WASHINGTON, Sept. 14 (Xinhua) -- The United States said on Friday that it would extend exemptions from sanctions to Japan and 10 European countries on account of their reduced purchase of Iranian crude oil.
Secretary of State Hillary Clinton said she would report to Congress that the exception to sanctions will apply to the financial institutions based in Japan, Belgium, Britain, the Czech Republic, France, Germany, Greece, Italy, Japan, the Netherlands, Poland and Spain for a renewable period of 180 days.
These countries first got the immunity in March from an American law adopted late last year to deny access to U.S. financial market foreign banks whose governments buy Iran's oil.
The law aimed to up pressure on the Islamic republic to force it to suspend its uranium enrichment activities, which Washington and its allies suspect are part of the efforts to make nuclear weapons.
"We have brought significant pressure to bear on the Iranian regime, and we will continue to work with our partners to ratchet up the pressure on Iran to meet its international obligations," Clinton said in a statement.
"The United States is determined to prevent Iran from acquiring a nuclear weapon and has pursued a dual-track policy to do so," she added.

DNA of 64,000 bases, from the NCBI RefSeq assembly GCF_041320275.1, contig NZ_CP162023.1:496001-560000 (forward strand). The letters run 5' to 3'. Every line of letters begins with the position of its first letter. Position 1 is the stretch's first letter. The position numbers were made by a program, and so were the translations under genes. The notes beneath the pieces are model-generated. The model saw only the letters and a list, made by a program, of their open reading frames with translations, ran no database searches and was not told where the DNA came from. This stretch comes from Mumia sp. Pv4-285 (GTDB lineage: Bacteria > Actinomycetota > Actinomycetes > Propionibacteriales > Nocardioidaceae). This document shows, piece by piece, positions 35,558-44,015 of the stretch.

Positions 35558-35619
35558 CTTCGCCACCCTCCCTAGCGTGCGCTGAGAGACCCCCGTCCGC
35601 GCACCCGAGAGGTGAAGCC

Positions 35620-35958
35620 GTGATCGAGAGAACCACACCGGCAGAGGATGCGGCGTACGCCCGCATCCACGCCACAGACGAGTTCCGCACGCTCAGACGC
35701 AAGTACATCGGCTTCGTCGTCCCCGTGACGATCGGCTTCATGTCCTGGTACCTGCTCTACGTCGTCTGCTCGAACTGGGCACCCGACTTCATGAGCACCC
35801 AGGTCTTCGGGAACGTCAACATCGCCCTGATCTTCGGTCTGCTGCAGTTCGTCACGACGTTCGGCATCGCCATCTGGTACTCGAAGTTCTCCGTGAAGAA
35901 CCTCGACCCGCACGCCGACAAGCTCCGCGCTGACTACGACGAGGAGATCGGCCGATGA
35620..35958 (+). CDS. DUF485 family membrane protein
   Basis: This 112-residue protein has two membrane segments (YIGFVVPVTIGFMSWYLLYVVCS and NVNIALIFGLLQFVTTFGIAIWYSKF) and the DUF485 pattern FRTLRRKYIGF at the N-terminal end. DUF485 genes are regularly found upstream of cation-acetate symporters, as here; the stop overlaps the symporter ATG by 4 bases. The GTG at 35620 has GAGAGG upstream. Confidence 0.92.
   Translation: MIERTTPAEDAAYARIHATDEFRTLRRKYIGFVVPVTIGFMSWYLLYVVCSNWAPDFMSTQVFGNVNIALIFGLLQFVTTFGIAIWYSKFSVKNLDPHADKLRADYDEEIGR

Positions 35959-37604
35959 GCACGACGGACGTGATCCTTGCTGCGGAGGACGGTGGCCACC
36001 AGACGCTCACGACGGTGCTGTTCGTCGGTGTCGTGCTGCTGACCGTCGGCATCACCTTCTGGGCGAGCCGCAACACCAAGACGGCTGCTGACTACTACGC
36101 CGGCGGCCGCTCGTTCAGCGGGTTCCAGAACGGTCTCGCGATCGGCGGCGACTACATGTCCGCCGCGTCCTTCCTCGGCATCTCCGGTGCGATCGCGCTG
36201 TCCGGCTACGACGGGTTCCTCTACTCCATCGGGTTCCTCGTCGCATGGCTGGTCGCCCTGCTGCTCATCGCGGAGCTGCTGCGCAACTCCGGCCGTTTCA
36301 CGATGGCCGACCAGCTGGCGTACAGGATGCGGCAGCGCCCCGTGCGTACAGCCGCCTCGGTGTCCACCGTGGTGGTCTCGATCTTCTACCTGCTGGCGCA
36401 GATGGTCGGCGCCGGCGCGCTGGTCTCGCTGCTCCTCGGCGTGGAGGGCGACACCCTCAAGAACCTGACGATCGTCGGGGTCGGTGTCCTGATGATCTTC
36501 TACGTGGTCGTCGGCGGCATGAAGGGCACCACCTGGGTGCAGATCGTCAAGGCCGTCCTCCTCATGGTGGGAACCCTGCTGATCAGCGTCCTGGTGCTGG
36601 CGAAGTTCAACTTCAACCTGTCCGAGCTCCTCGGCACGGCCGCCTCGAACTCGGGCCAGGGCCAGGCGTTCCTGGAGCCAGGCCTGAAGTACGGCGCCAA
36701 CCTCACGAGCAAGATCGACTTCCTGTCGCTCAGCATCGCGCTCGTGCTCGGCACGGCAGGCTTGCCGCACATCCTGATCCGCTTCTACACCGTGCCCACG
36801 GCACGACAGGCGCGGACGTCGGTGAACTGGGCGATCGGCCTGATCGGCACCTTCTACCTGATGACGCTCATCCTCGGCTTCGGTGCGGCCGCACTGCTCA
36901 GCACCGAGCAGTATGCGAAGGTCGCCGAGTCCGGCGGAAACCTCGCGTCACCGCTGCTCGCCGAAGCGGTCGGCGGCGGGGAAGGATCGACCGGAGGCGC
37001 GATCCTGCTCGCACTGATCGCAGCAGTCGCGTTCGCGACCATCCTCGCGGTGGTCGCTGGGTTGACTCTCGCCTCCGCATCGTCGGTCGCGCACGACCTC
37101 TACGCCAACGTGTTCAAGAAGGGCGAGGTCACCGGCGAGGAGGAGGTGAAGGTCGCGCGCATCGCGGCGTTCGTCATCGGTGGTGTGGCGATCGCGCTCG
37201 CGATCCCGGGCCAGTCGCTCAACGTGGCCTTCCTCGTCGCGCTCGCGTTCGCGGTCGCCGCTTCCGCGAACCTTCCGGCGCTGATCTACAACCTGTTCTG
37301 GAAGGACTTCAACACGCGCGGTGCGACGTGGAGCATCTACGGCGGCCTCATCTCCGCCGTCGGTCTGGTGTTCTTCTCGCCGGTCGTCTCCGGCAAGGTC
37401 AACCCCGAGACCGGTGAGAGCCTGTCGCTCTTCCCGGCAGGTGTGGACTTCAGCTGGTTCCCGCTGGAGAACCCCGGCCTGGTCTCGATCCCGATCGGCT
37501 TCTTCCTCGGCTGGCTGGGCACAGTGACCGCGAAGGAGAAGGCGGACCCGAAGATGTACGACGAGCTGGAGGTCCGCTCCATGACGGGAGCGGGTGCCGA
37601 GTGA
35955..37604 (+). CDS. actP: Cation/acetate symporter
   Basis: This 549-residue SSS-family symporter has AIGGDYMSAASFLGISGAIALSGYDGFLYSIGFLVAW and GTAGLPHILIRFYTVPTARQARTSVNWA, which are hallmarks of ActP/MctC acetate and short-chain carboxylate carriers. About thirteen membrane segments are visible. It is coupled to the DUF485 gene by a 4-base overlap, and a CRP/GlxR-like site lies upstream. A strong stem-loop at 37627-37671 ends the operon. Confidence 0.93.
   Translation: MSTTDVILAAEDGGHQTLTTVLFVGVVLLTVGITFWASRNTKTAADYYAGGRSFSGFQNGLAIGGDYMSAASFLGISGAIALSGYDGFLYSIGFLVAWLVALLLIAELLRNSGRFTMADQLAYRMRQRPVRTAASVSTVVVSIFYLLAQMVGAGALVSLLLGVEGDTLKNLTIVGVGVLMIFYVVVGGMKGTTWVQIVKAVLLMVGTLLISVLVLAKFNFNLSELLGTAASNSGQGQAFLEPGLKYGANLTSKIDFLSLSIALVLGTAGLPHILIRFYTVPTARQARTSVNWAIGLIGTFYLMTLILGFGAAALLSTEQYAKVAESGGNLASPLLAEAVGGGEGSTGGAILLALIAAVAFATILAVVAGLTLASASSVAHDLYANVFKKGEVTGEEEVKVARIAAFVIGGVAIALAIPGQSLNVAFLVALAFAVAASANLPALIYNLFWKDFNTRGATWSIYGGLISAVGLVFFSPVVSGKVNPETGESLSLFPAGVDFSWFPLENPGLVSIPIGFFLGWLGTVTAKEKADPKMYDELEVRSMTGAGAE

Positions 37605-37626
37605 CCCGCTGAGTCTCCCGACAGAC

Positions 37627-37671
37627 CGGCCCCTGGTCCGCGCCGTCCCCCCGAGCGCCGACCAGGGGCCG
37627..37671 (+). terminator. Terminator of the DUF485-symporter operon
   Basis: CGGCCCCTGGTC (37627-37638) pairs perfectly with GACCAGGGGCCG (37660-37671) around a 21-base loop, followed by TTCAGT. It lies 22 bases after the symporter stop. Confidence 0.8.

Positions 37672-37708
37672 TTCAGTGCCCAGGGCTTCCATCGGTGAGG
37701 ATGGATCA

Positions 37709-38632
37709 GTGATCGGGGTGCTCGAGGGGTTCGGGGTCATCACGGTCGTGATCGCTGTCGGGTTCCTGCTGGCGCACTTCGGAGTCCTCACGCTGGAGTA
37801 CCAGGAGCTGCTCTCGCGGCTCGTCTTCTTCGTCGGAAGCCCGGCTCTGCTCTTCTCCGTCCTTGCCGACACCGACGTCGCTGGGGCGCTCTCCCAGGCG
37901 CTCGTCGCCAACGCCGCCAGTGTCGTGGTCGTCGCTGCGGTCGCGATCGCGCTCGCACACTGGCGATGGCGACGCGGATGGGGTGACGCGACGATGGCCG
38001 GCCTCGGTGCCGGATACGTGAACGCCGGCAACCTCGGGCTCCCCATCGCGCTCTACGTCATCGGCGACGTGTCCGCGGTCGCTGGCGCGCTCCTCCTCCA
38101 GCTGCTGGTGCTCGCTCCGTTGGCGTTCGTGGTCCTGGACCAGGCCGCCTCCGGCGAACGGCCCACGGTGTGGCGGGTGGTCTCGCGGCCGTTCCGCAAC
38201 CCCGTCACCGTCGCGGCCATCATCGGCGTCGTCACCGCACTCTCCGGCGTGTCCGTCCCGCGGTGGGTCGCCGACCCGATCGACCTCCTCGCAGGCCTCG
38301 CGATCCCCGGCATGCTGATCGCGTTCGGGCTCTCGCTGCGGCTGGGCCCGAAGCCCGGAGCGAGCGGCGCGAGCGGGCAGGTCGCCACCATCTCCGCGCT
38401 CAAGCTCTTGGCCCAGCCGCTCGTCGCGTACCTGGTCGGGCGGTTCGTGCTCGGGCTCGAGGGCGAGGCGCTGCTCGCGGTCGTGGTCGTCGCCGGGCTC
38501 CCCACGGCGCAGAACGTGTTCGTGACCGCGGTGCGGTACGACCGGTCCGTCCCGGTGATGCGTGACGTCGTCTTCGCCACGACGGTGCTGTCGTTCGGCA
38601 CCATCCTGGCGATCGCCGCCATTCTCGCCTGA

The governing board of the International Atomic Energy Agency adopted on Thursday a resolution expressing "serious concern" about Iran's nuclear program, including its continuing and expanding uranium enrichment activities.
The U.S. and Israel have been locking horns with each other over Iran these days, with Washington rejecting a "clear red line" over Iran's controversial nuclear plan as demanded by Israeli Prime Minister Benjamin Netanyahu.
WASHINGTON, Sept. 10 (Xinhua) -- The United States insisted on Monday that there is still "time and space" to end the standoff over Iran's nuclear program, in a subtle rebuttal of Israel's demand for a clear red line.
"We believe that there remains time and space for that effort to bear fruit, an effort that is focused on punitive sanctions to isolate and pressure Iran, and on diplomacy to bring about a change in behavior from Iran," White House spokesman Jay Carney told reporters at a regular news briefing. Full story